The Alliance To End Plastic Waste

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Birth of a new alliance to reduce plastic waste around the world

This month around thirty large global companies announced the launch of “The Alliance to End Plastic Waste.

These multinationals come from diverse fields including petrochemicals, recycling, and fast-moving consumer goods (FMCG) industries. They all produce or use plastic in their products or packaging, or process plastic or recycle plastic waste. Some of the companies involved in this alliance are BASF, Total, ExxonMobil, Dow, Mitsui Chemicals, LyondellBasell, Procter&Gamble, Suez, and Veolia.

The alliance has committed to an initial investment of $US 1 billion to help reduce plastic waste in the environment, particularly in the oceans, with the goal of raising $US 1.5 billion over the next five years.

The four pillars to sustain this challenge

Infrastructure: collecting and managing waste and increasing rates of recycling, especially in developing countries.

Innovation: advancing and scaling new technologies that minimize waste, making recycling and recovering plastics easier, and creating value from all post-use plastics.

Education and Engagement: mobilizing action in government, businesses, and communities.

Clean up: removing the plastic waste from concentrated areas already in the environment, particularly the major conduits such as rivers that carry land-based plastic waste to the sea.

Reducing plastic waste is everyone’s responsibility!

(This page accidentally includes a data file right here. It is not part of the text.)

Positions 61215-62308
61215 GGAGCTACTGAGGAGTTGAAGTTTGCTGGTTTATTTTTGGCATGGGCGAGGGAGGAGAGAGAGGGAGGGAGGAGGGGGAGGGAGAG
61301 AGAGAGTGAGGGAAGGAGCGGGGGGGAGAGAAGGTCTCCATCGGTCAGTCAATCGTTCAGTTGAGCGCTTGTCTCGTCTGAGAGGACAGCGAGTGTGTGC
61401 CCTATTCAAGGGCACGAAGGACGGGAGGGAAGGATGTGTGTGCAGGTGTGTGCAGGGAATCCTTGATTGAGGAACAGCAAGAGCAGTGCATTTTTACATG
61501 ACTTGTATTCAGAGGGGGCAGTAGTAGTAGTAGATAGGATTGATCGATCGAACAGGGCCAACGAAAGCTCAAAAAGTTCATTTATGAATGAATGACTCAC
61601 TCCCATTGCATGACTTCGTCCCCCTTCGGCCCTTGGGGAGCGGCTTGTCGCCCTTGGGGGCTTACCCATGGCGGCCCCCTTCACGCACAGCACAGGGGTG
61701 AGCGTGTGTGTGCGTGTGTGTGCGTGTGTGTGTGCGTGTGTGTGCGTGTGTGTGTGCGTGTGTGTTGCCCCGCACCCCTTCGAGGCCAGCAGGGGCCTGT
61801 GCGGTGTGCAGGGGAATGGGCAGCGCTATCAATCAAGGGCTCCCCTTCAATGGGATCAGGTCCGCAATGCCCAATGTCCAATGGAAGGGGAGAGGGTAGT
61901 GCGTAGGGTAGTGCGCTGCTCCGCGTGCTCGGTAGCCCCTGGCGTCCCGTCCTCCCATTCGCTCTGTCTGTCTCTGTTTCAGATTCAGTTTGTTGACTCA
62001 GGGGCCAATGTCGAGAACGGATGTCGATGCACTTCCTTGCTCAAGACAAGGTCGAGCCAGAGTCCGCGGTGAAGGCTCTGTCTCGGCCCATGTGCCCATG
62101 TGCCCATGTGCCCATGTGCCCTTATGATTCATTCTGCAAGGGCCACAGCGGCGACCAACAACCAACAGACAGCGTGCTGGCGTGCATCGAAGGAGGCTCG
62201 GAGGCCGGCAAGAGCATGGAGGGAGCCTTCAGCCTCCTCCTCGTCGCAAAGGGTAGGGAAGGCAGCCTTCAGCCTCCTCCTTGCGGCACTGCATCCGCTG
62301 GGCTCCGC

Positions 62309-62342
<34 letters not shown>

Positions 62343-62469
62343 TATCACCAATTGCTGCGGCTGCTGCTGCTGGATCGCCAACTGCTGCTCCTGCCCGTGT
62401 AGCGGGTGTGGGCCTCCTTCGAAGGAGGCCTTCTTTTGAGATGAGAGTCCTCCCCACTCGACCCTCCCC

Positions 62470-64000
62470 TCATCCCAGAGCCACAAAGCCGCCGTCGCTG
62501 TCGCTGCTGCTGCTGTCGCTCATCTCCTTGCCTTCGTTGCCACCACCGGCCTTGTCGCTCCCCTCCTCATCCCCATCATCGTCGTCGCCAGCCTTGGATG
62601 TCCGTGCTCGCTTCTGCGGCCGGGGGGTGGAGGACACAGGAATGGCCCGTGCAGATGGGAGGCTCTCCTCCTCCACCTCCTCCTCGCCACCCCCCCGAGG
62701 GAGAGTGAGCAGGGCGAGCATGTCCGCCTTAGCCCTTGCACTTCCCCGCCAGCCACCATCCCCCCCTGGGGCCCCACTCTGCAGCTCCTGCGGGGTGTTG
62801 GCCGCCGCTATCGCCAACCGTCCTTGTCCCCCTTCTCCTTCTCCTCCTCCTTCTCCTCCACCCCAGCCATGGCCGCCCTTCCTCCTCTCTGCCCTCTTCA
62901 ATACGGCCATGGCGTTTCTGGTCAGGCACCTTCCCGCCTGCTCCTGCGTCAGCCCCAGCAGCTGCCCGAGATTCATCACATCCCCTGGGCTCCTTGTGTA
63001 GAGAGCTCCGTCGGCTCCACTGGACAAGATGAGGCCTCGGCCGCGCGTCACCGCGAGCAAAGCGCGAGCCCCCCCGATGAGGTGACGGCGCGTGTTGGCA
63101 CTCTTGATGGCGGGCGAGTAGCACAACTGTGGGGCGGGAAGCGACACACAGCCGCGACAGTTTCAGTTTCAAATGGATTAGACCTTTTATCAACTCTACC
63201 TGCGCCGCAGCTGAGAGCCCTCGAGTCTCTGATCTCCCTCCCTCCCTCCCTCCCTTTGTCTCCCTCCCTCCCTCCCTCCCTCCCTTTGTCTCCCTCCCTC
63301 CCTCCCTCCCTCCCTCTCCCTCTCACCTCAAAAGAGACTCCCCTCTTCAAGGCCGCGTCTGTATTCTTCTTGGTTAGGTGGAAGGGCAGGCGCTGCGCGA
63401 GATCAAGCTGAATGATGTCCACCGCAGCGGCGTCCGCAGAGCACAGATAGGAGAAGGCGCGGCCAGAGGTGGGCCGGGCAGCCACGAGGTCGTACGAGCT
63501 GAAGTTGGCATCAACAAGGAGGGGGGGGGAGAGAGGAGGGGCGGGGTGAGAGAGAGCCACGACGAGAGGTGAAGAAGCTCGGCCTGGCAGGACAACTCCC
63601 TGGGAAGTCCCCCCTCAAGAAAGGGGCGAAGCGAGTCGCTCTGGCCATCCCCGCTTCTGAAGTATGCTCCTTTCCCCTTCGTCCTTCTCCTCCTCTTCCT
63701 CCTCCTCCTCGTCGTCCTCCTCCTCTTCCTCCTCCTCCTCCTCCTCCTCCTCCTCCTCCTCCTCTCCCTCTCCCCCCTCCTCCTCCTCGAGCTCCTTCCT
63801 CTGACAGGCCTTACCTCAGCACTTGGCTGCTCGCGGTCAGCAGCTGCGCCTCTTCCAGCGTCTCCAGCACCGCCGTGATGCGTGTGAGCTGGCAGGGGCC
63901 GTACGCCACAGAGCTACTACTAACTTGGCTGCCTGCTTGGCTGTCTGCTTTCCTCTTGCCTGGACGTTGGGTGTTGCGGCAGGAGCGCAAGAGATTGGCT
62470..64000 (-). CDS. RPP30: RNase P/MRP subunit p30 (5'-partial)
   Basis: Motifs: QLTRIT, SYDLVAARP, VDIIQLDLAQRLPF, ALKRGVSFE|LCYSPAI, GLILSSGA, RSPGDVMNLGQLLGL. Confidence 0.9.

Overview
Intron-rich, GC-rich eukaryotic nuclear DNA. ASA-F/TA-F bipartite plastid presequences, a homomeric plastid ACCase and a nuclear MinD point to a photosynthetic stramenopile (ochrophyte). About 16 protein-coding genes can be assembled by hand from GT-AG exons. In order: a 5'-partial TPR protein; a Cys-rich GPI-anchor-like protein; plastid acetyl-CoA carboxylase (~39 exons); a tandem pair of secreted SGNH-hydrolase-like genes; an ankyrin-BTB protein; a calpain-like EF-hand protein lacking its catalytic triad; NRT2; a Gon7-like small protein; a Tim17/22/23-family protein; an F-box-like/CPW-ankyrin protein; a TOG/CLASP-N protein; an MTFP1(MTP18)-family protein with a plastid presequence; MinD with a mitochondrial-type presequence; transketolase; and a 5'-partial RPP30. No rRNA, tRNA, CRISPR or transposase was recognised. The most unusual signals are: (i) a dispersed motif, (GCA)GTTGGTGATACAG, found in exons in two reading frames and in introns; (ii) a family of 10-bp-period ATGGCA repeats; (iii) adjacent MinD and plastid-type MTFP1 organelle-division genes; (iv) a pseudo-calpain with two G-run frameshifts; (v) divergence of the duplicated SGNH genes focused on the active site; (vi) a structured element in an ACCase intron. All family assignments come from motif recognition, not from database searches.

Facts about plastic pollution:

  • Just 10 rivers transport more than 90 percent of river-based plastics to the ocean.
  • Over half of land-based plastic waste leakage comes from just five countries.
  • Replacing plastics in packaging and consumer products with alternative materials could raise environmental costs nearly four-fold.
  • According to the United Nations, up-to-now only 9 percent of the 9 billion tons of plastic produced has been recycled. Each year, 80 percent of all plastic produced ends up in the oceans, representing some 8 to 12 millions tons per year.
  • The UN said that if this current trend continues the world’s oceans will have more plastic than fish by 2050.

 

Sources:

Photo credit:

Marisol Cambon

Marisol Cambon


Toujours souriante - responsable, pragmatique et flexible - ce qui me motive le plus c'est d'apprendre par l'action et de travailler avec les autres pour trouver des améliorations ensemble. Vaste expérience dans l'environnement international dans les domaines du Négoce de matières premières, l'exportation de produits de grande consommation, de l'Horlogerie et du luxe.
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